How to avoid the freelance tax risk in the Netherlands

The rapid rise in self-employment is transforming the world of work. According to the Dutch national statistics agency (CBS), some 3.1 million people are now working on flexible contracts or as freelancers in the Netherlands. That’s a significant increase from the 1.7 million registered freelancers in 2003.

This rise in short-term contracts and self-employment has pros and cons for both individuals and businesses. For example, self-employed people have tax advantages which employees don’t get. Many freelancers also value their flexibility and autonomy. They like the idea of being location independent and working from home, a local café or co-working space, maybe even a beach in Bali.

That sounds idyllic, but it isn’t the reality for everyone. Many contractors are actually working for just one client on a long contract of six months or more. And, they’re often working alongside company employees doing a similar job.

Expect a crack down on tax avoidance

This has led to concerns that some employers are forcing people into flexible contracts. That could undermine the Dutch social security system because fewer people are contributing pension and benefit premiums. But, there is another risk that is often overlooked by many employers and recruiters of freelancers, contractors, consultants and self-employed professionals.

Under Dutch law, the tax authorities can rule that an individual is not actually a self-employed sole trader but is in fact an employee. In this scenario, they can re-qualify the contract and levy additional payroll taxes on everyone in the chain. That can come as a huge financial shock to companies, recruitment agencies and contractors.

The rules on who qualifies as a sole trader are not always clear. But there are certain factors that increase the risk of a contractor being re-qualified as an employee. These include, contractors working for just one client, doing a similar job to the clients’ employees; and those with no liability or debt risk insurance and no evidence they are actively marketing their services to secure future work.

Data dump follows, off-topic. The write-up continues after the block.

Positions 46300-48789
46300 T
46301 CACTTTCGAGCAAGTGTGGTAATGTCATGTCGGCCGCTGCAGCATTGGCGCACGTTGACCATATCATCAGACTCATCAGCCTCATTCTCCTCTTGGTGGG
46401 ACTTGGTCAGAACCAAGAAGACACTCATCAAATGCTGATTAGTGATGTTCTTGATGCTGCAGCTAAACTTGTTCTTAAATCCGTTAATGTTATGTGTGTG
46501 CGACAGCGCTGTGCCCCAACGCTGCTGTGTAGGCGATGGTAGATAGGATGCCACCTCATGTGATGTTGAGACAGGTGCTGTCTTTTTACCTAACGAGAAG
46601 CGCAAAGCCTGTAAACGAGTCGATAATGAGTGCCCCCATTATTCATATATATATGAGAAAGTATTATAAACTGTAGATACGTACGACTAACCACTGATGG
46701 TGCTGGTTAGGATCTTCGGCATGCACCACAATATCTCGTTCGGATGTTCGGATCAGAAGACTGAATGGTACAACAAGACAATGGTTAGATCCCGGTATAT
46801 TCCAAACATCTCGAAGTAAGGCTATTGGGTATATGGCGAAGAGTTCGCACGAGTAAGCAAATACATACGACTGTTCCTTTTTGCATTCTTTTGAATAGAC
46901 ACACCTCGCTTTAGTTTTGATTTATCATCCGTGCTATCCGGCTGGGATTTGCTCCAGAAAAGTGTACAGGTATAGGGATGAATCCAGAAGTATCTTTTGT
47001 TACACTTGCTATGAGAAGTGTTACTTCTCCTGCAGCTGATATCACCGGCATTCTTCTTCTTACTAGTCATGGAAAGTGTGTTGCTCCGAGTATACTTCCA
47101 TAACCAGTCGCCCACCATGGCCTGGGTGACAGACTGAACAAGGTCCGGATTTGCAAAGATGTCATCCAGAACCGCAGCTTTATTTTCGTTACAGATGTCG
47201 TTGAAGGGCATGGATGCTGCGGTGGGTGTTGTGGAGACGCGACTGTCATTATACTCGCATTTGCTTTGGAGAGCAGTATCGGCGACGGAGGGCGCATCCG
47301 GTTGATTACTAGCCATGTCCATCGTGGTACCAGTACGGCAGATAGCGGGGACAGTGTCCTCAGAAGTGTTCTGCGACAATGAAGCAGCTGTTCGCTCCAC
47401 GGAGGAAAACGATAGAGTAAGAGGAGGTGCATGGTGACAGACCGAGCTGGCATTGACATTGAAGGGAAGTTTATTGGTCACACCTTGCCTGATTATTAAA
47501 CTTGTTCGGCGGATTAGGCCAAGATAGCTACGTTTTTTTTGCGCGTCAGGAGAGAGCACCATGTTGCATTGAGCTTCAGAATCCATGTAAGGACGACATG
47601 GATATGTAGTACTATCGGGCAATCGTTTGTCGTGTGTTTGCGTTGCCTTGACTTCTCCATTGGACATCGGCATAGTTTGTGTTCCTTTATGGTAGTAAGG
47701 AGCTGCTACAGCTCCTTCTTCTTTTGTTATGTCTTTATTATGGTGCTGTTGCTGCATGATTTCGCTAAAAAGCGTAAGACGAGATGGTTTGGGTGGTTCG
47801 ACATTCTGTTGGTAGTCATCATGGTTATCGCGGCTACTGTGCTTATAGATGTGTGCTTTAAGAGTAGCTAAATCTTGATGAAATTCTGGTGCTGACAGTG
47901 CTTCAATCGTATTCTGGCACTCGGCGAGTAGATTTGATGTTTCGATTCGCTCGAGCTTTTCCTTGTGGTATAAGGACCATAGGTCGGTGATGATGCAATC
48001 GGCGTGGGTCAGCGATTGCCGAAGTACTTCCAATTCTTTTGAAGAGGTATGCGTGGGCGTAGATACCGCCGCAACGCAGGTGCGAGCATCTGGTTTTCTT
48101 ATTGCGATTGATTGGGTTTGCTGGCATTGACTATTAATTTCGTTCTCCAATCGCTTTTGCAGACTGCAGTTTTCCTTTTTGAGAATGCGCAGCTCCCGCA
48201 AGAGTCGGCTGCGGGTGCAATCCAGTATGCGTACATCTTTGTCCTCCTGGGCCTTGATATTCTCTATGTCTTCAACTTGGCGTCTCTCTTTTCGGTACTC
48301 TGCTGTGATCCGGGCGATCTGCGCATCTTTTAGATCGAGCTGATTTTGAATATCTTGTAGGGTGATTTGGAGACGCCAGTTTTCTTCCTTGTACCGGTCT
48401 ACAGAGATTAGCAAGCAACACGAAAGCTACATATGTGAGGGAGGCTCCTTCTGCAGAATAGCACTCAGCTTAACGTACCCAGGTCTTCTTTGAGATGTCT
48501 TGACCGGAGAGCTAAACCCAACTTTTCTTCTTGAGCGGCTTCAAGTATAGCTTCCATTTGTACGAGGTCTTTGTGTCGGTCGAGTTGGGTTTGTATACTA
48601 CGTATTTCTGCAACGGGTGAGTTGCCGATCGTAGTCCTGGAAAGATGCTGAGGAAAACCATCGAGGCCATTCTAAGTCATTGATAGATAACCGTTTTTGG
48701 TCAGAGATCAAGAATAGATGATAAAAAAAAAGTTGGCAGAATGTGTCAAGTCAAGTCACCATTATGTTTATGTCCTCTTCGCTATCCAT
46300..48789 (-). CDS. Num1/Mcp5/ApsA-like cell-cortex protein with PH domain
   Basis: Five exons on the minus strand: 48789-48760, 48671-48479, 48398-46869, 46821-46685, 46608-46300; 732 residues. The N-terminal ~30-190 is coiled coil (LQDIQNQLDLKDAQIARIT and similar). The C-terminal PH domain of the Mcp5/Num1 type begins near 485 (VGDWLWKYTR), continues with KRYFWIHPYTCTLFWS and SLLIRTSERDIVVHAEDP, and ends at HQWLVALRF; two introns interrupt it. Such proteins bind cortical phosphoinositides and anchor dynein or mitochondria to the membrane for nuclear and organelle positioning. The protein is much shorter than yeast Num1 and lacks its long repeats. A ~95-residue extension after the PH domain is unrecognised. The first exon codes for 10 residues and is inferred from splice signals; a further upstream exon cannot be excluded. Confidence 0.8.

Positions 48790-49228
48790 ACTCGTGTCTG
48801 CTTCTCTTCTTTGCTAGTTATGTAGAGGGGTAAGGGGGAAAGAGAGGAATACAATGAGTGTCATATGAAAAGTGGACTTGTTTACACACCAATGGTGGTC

There is a significant risk of the tax authorities auditing companies or recruitment agencies who hire sole traders on this basis and deeming their contractors to be employees. The additional payroll tax can fall on the end client, the recruitment agency and the individual.

Another risk is that these rules are always subject to change. We are currently in a period of uncertainty, where many of our employment laws are likely to be updated to reflect changing work patterns. Sometimes ‘grandfather’ clauses apply where existing arrangements are exempt from new laws – but that doesn’t always happen.

How to avoid the freelance tax risk

The easiest and most popular way employers and recruitment agencies avoid this risk is by using an Employer of Record (EOR) service. Effectively, the EOR is the legal employer of the contractor and manages all payroll and deductions. That way, you enjoy the benefits of employing key people on a flexible basis but without the risk of finding yourself on the wrong side of the Dutch employment laws. Additionally, your contractors gain the security of benefits for unemployment, long-term sickness and disability.

If you’re hiring or recruiting members of this growing army of self-employed freelancers and contractors, it’s important to do so with your eyes wide open. Assessing whether someone will be deemed employed or self-employed by the tax authorities is not always straightforward. Remember, the rules are subject to change and the tax liability can fall not just on the contractor but also the hiring client and recruitment agency.

If you need the flexibility of contract workers but don’t want the risk and hassle of complying with ever-changing interpretations of employment legislation, think about using an EOR service. We are always happy to advise employers and recruitment agencies on the best options for their Dutch employment contracts. If you have any questions, please get in touch.